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B, THE sound of b is produced by the lips; hence it is called a labial consonant, and has the same sound in Anglo-Saxon as in English. In all languages, and especially in the dialects of cognate languages, the letters employing the same organs of utterance are continually interchanged. In Anglo-Saxon, therefore, we find that b interchanges with the other labials, f and
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  • Ic hæbbe I have, he hæfþ he hath. When words are transferred into modern English, b is sometimes represented by f or v :-- Beber or befor a beaver; Ober, ofer, over.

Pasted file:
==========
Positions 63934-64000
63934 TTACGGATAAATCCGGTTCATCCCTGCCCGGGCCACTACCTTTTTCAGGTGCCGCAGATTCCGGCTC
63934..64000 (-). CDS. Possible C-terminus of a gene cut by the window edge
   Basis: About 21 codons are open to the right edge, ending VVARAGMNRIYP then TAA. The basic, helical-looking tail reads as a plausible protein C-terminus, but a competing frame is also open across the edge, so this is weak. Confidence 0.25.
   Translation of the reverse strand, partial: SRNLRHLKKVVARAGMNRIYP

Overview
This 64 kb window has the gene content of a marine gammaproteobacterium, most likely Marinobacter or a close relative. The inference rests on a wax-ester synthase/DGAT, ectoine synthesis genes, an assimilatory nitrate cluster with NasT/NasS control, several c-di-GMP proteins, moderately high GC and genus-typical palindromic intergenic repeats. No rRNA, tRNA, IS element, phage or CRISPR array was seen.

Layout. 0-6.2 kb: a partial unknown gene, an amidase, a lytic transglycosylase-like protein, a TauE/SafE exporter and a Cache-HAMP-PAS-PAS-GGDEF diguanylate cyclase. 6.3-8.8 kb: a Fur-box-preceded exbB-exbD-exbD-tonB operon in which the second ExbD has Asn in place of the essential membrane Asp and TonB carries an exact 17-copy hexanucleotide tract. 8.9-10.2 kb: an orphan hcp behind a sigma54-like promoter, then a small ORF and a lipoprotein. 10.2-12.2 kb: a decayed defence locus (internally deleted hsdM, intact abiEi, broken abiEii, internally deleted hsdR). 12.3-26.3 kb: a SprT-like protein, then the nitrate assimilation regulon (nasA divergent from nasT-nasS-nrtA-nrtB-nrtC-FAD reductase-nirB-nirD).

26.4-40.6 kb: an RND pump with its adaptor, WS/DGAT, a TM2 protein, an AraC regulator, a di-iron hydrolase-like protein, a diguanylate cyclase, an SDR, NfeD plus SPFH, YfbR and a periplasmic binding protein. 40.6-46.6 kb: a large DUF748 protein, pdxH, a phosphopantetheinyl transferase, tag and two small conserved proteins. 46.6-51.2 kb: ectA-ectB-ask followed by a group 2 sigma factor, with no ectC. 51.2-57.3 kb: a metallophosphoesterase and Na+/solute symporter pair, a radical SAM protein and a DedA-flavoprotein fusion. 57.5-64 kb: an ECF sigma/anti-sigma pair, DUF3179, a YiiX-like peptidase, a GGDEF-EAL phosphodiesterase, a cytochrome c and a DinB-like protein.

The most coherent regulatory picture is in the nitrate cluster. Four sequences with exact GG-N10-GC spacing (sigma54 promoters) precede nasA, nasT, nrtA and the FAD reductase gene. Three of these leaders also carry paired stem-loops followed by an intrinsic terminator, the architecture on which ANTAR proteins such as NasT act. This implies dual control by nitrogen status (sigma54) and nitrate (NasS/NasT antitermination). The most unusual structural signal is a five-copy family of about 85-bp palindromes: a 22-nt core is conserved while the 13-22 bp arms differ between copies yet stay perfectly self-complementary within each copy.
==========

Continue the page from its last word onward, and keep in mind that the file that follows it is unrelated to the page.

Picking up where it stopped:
In comparing the Anglo-Saxon aspirated labial f with the corresponding letter in Old Saxon, the sister dialect, we find that the Old Saxons used a softer aspirated labial ƀ = bh. This softer aspirated ƀ generally occurs as a medial letter between two vowels; as, —
O. Sax.   A. Sax.   Eng. graƀan = grafan = engrave klioƀan = cleófan = cleave geƀan = gifan = give
The Runic letter ᛒ not only stands for the letter B, b, but also for the name of the letter in Anglo-Saxon beorc
the birch-tree.
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v. beorc.
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  • B,